At Newgrange, there were 750 bone fragments that were "unidentifiable". We don't know whether they were from humans or animals. That's a lot of unaccounted-for bits of bones. In the appendices of Newgrange archaeologist Michael O'Kelly's book about his excavations there, T. P. Fraher of the Department of Anatomy at UCC says:

Apart from some complete hand and foot bones, all human specimens consisted of small fragments.

It's been virtually impossible to tell how many people were interred in the chambers of some of our most famous tombs. At Newgrange, there are fragments from five individuals - but that's all that can be said. Maybe the fragments are from many more individuals? At Knowth's eastern chamber, there were fragments found representing something between 150 and 200 individuals.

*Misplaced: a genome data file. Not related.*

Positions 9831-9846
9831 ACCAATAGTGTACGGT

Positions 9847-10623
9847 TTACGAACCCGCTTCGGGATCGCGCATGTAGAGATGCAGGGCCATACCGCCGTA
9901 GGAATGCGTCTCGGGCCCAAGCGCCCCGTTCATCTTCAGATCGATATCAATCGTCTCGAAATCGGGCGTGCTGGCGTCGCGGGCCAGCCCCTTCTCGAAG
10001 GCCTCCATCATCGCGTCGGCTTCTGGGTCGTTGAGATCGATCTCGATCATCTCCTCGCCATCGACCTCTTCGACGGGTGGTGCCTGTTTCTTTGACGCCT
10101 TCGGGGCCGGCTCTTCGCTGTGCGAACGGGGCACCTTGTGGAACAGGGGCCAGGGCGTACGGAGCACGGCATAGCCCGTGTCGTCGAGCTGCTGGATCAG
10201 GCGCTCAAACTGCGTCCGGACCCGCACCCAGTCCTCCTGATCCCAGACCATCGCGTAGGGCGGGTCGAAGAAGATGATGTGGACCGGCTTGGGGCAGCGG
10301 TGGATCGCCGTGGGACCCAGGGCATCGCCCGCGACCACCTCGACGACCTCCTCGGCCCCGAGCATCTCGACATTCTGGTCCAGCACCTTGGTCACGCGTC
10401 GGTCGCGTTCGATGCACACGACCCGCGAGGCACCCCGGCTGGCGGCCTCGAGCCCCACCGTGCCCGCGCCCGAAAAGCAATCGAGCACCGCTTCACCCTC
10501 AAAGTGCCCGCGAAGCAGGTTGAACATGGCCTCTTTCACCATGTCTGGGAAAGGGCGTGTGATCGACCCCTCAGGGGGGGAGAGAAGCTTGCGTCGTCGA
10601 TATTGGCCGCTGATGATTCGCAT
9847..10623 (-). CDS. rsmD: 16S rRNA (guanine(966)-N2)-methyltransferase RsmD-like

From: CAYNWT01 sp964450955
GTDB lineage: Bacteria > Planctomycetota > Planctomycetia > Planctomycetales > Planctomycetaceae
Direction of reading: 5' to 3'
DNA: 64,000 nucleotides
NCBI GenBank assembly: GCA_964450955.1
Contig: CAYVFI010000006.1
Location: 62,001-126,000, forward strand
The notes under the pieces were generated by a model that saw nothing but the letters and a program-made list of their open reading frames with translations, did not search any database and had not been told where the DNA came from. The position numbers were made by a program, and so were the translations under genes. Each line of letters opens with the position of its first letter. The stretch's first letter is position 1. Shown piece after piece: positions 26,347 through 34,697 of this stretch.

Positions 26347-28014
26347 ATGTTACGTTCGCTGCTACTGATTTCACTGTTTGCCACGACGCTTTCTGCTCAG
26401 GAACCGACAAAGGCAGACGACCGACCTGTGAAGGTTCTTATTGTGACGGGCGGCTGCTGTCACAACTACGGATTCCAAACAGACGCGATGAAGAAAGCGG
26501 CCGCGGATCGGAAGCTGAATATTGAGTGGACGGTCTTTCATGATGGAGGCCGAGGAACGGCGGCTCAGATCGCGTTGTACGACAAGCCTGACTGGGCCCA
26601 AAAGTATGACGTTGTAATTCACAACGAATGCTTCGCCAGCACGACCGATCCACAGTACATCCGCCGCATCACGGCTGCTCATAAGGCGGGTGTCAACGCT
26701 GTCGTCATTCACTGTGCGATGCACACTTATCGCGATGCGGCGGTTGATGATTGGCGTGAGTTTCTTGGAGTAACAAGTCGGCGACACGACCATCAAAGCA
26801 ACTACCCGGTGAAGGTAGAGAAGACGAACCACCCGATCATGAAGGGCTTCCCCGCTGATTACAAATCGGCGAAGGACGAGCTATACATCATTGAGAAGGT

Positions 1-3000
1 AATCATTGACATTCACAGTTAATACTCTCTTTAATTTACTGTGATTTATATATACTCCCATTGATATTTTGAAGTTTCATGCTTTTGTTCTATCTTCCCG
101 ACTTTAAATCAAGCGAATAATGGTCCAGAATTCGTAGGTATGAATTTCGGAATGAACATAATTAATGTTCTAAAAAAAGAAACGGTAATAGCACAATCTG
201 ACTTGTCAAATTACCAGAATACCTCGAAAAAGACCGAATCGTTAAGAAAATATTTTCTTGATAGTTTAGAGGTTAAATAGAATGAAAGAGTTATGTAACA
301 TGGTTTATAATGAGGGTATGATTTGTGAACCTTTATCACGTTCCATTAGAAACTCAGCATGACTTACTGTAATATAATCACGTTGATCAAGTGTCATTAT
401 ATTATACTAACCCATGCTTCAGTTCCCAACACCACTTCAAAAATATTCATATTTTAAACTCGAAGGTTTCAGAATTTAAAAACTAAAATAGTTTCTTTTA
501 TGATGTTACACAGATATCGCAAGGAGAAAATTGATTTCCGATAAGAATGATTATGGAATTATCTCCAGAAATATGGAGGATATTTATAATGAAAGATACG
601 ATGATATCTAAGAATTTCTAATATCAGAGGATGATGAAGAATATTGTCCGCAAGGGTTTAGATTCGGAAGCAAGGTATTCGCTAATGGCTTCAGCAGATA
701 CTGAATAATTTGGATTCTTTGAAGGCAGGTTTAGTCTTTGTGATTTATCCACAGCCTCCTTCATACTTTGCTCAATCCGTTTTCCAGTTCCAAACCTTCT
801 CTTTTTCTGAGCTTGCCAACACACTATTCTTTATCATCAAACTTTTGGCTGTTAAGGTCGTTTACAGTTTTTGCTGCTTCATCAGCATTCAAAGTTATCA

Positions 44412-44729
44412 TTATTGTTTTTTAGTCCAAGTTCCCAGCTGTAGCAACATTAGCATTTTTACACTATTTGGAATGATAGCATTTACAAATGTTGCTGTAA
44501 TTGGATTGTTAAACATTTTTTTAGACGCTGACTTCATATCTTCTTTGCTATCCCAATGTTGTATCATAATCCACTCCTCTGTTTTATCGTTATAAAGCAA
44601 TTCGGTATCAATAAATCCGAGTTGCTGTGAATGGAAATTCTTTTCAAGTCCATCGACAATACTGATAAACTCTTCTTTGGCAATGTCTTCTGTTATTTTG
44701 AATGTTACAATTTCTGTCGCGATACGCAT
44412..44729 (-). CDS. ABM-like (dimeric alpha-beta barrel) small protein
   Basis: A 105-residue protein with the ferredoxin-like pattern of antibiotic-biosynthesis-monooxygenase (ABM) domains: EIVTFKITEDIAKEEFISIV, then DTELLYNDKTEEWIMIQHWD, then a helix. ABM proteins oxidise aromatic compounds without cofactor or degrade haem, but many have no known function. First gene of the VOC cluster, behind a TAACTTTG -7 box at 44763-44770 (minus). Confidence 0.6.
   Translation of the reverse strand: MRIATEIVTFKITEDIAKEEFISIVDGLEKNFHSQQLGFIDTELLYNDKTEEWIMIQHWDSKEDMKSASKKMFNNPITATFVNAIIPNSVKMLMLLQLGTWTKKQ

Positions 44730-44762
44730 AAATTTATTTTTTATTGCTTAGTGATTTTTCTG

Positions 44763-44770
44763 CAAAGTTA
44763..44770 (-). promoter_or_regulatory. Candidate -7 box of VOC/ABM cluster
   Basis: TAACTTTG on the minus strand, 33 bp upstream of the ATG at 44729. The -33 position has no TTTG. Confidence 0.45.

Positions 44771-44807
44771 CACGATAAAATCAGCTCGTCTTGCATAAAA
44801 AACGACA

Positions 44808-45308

Were these all the remains of cherished members of that community of mound builders and astronomers and farmers, lovingly brought to the interiors of the monuments following some ancient ritual of disintegration? Or might some of these bone fragments represent something more sinister – such as ritualistic sacrifice or even cannibalism?

In my own research, I have reached tentative personal conclusions, but it's always healthy to consider other options and possibilities. We are a long way from a full understanding of the people of the Neolithic – such a thing is scarcely possible unless we find a way to travel back in time. All we can do is look at what's there and try to figure it out as much as possible. The truth is that we can scarcely understand ourselves, and our own incongruous and destructive aspects that push us towards the brink of self-annihilation.